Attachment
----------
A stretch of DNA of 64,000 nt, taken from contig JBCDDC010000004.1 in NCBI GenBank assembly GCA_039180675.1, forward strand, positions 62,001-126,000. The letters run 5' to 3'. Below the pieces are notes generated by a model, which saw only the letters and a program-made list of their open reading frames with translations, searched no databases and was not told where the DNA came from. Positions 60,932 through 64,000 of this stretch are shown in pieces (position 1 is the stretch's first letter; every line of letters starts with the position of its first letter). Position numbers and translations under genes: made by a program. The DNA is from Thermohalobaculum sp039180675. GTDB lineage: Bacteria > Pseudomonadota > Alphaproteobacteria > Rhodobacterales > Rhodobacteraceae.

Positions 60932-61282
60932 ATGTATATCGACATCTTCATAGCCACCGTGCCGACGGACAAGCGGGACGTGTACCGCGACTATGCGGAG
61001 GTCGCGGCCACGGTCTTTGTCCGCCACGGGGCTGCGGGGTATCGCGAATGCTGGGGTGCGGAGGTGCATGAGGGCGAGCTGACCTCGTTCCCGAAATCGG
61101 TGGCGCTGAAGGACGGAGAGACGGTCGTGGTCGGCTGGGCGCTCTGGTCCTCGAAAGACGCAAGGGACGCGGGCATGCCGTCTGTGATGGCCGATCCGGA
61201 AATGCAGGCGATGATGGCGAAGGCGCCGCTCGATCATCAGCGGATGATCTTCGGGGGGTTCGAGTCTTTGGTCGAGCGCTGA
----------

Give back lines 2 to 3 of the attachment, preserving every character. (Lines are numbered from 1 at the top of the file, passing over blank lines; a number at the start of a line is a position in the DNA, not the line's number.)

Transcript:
Positions 60932-61282
60932 ATGTATATCGACATCTTCATAGCCACCGTGCCGACGGACAAGCGGGACGTGTACCGCGACTATGCGGAG